Improving Self Regulation in Children With Fetal Alcohol Syndrome Spectrum Disorders: A Neuroplastic Intervention

T

The Hospital for Sick Children

Status

Completed

Conditions

Fetal Alcohol Spectrum Disorders

Treatments

Behavioral: Alert Program for Self-Regulation

Study type

Interventional

Funder types

Other

Identifiers

NCT02457676
1000014076

Details and patient eligibility

About

This study on children with fetal alcohol spectrum disorder (FASD) aims to (i) characterize their self-regulation deficits, a process important for controlling emotions and behavior, (ii) describe brain structure and function underlying self-regulation, and (iii) determine whether training to improve self-regulation abilities changes brain and behavior. Individuals with FASD have a high risk of cognitive and social deficits, which reflect their difficulties in self-regulation and may lead to mental health concerns in adulthood. Importantly, early intervention improves long-term outcome. However the full extent of self-regulation problems in FASDs is unknown and the underlying neuroanatomy has not been fully described. Furthermore, information on how to best treat children with FASDs is lacking. Thus, the investigators propose three studies with a sample of 8-12 year old children, 40 with FASDs and 20 typically developing controls. In Study 1, the participants will be evaluated on cognitive and social self-regulation abilities using clinical and experimental tests. In Study 2, the participants will undergo a 1-hour MRI scanning session to obtain measures of their brain structure and function. In Study 3, FASDs will be randomly assigned to an immediate or delayed treatment group. The immediate group will undergo 12-weeks of therapy with the Alert Program for Self Regulation®. On conclusion of training, all will repeat Studies 1 and 2 and following this retest, the delayed treatment group will undergo training. The investigators will evaluate change in cognitive and social behavior and in brain structure and function by comparing performance and neuroimaging findings before and after the intervention. The investigators expect Alert training to significantly improve behavior and alter brain regions important for self-regulation. The findings will yield important information for improving self-regulation in FASDs and mitigating the development of mental health challenges.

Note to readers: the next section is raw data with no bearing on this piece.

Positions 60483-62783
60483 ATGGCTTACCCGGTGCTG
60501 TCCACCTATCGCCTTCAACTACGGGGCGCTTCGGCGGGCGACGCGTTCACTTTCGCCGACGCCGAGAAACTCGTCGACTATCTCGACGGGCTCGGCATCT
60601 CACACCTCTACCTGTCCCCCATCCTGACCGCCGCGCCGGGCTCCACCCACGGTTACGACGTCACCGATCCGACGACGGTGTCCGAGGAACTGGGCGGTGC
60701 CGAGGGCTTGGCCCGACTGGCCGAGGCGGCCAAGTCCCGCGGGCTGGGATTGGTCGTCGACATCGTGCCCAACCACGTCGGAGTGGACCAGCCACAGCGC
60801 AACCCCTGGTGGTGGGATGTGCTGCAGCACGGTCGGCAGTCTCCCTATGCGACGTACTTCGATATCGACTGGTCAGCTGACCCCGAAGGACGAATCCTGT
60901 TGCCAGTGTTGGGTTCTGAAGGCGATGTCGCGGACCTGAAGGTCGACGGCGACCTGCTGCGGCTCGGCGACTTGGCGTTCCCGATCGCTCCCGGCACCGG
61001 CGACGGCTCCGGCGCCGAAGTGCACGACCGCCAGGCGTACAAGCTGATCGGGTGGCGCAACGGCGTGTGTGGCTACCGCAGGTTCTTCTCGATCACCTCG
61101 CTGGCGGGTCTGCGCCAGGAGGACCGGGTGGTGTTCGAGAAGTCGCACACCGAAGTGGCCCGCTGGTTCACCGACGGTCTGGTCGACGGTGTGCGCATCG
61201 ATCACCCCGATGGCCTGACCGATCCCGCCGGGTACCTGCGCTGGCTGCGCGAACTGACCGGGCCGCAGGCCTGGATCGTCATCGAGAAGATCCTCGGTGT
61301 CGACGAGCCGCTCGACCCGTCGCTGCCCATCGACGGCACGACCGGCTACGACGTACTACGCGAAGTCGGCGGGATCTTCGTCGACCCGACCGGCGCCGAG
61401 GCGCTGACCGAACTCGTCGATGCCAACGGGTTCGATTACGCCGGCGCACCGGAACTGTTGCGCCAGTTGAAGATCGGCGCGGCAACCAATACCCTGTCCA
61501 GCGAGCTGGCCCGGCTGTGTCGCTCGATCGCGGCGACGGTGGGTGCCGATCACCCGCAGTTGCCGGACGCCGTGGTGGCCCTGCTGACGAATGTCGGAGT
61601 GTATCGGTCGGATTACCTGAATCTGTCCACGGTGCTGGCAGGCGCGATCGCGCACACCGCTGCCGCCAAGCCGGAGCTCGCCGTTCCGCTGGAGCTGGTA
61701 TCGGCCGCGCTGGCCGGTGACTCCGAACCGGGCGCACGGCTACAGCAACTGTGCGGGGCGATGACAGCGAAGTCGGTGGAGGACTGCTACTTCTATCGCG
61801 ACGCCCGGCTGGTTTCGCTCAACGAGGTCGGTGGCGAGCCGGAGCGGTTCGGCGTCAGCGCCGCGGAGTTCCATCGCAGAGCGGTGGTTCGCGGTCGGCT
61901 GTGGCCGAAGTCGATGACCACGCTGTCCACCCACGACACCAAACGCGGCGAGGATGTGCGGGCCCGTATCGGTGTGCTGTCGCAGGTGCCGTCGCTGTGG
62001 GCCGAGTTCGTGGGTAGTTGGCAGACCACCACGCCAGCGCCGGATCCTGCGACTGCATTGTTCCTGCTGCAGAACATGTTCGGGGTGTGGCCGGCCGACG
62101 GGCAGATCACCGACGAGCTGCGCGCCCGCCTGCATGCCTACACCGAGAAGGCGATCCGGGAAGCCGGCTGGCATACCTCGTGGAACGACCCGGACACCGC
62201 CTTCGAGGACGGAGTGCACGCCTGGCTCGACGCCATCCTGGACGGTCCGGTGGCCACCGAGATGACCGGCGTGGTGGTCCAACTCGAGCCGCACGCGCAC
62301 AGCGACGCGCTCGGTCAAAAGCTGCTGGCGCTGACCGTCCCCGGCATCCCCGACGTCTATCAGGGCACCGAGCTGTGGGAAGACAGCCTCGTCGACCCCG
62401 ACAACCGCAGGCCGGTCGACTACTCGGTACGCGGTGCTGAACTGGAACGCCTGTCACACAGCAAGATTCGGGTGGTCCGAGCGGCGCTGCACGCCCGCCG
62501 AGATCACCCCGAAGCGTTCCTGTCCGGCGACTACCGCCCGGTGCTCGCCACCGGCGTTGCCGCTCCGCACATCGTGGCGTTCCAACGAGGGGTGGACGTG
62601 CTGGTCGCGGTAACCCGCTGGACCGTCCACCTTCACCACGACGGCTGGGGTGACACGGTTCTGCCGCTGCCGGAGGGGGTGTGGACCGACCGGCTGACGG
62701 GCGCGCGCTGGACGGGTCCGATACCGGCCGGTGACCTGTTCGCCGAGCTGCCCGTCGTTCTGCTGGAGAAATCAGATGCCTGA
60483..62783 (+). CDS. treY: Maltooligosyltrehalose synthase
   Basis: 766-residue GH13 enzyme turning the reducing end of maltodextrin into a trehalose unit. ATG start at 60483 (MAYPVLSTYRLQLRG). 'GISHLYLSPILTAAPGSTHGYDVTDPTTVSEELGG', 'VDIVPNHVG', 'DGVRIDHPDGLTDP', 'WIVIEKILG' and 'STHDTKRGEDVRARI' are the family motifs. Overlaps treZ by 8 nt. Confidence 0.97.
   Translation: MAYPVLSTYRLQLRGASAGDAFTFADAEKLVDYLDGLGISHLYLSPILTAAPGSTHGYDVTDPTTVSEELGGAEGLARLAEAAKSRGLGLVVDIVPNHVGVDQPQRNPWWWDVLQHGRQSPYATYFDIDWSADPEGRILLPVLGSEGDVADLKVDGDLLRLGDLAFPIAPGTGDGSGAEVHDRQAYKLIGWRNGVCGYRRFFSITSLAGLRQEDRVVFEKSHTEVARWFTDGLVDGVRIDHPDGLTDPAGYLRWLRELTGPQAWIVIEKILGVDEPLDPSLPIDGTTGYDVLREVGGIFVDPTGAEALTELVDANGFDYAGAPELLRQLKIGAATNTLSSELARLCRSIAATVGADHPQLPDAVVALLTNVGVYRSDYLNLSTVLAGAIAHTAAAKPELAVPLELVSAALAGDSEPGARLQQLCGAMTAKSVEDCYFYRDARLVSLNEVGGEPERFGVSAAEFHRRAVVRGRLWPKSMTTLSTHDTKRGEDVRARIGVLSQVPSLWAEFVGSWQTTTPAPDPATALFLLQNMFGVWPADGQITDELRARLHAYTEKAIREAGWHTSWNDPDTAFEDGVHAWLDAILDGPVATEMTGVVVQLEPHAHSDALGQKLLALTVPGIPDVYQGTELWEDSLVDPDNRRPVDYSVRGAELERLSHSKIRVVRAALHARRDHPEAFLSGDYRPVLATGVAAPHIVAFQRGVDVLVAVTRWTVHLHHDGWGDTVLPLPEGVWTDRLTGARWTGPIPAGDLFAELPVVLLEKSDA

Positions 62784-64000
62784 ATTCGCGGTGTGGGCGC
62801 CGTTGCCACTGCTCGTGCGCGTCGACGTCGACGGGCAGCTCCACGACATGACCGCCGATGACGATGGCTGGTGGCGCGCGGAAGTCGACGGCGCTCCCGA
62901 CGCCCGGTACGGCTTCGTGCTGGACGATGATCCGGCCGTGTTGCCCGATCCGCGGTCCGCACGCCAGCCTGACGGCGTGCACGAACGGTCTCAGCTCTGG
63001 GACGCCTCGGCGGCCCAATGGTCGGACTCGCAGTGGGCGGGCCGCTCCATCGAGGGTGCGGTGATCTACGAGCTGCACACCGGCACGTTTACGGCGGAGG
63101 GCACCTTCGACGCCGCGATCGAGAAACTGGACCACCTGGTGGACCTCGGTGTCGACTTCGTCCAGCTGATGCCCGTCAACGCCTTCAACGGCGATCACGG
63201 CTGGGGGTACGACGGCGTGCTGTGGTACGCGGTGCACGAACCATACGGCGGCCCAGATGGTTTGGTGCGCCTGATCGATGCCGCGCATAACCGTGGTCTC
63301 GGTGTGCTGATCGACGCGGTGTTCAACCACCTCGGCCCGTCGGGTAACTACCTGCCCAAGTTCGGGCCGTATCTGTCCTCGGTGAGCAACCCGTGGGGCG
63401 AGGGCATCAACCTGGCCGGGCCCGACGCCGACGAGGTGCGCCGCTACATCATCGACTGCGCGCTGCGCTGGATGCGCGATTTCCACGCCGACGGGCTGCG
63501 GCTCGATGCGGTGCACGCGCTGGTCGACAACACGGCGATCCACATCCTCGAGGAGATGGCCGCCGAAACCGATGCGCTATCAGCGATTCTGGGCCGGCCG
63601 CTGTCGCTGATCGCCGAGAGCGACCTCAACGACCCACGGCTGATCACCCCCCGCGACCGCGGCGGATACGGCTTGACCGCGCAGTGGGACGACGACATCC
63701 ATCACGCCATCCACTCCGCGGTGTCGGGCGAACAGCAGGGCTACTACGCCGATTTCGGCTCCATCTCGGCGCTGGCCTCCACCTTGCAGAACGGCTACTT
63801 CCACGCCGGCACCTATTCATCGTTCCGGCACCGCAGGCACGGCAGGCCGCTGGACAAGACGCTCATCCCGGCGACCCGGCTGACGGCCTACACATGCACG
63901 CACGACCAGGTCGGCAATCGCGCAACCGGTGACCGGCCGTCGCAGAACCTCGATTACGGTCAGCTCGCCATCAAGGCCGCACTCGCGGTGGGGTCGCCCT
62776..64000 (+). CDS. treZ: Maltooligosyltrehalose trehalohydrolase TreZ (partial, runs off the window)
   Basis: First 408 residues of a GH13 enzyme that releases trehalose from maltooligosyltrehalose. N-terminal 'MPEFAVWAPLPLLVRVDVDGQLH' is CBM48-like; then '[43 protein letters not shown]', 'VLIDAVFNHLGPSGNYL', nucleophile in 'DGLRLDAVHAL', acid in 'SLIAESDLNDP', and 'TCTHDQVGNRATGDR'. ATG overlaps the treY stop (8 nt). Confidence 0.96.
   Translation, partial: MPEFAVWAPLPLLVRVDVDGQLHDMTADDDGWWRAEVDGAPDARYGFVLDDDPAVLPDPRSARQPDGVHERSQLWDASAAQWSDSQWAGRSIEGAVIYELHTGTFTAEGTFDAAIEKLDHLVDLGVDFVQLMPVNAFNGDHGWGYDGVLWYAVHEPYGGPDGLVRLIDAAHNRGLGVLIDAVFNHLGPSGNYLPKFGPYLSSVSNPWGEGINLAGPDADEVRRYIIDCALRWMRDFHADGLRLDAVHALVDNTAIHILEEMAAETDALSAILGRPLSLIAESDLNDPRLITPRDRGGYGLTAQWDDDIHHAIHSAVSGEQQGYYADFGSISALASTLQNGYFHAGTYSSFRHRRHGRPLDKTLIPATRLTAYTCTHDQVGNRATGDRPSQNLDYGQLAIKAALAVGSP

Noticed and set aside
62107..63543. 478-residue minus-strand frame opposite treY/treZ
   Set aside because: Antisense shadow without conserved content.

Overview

Enrollment

65 patients

Sex

All

Ages

8 to 12 years old

Volunteers

Accepts Healthy Volunteers

Inclusion criteria

  • FASD: diagnosis of FAS/pFAS or ARND OR
  • healthy child

Exclusion criteria

  • head injury or other neurological abnormality
  • debilitating or chronic medical condition affecting the nervous system
  • MRI contraindication, such as braces
  • inability to read
  • non-English speaking
  • IQ below 80 (typically developing controls only)

Trial design

Primary purpose

Treatment

Allocation

Randomized

Interventional model

Parallel Assignment

Masking

None (Open label)

65 participants in 3 patient groups

Alert Program for Self-Regulation
Experimental group
Description:
Participants with FASD who received the Alert Program for Self-Regulation therapy between the two testing periods.
Treatment:
Behavioral: Alert Program for Self-Regulation
FASD Alert Waitlist
No Intervention group
Description:
Participants with FASD who did not receive therapy between the two testing periods but were provided intervention on study completion.
Typically Developing Control
No Intervention group
Description:
Normally developing controls not exposed to alcohol in utero who were not treated between the two testing periods.

Trial contacts and locations

0

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Data sourced from clinicaltrials.gov

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